C.S. Lewis Challenges the Jesus Myth

Certain forms of the Jesus Myth Theory make a big deal out of the dying and rising theme where the experience of a god represents what is taking place in nature with regard to seasons and the harvest. Some of this emerges from James Frazier’s The Golden Bough.

While I see many of the supposed dying and rising gods as not really fitting that description, there are religious traditions as described by Frazier.

C.S. Lewis lived in a time when Frazier was very influential. You will see Lewis interacting with him in a number of books if you know where to look. I found this particular statement by Lewis in Miracles to be very interesting:

C.S. LewisI myself, who first seriously read the New Testament when I was, imaginatively and poetically, all agog for the Death and Re-birth pattern and anxious to meet the corn-king, was chilled and puzzled by the almost total absence of such ideas in the Christian documents. One moment particularly stood out. A “dying God”—the only dying God who might possibly be historical—holds bread, that is, corn, in His hand and says, “This is my body.” Surely here, even if nowhere else—or surely if not here, at least in the earliest comments on this passage and through all later devotional usage in ever swelling volume—the truth must come out; the connection between this and the annual drama of the crops must be made. But it is not. It is there for me. There is no sign that it was there for the disciples or 9humanly speaking) for Christ Himself. It is almost as if He didn’t realize what He had said. (p. 118)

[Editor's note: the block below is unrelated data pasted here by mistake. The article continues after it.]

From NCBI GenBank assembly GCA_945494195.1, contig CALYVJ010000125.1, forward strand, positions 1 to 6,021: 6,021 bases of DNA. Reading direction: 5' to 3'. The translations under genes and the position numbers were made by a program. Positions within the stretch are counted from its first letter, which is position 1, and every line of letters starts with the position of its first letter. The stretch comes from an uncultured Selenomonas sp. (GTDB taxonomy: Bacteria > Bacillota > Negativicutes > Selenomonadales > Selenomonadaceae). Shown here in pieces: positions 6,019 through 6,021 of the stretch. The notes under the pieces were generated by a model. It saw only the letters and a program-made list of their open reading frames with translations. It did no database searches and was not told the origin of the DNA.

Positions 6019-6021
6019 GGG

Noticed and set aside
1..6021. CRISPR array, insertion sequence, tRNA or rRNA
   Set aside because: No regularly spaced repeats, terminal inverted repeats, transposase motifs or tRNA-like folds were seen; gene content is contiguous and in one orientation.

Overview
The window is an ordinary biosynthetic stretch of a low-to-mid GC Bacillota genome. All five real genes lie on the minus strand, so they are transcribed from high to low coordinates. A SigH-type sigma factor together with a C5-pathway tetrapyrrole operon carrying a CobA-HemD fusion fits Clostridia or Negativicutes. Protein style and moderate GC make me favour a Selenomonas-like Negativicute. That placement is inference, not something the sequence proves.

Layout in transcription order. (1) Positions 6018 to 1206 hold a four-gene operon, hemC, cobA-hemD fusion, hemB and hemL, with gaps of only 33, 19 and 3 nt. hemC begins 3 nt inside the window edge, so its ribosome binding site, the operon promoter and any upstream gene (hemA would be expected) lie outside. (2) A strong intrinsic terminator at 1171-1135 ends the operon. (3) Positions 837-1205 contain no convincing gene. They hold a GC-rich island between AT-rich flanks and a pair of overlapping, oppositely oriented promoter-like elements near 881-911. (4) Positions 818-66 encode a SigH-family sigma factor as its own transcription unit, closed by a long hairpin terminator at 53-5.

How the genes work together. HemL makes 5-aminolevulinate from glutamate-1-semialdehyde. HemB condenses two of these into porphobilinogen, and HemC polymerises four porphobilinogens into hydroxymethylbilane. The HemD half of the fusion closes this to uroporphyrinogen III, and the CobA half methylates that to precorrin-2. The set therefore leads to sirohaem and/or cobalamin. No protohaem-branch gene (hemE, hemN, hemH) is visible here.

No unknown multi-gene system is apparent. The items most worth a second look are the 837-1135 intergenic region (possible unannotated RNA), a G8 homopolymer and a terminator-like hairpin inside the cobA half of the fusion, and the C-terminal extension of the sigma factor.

You can find more on this topic on my Jesus Myth page.


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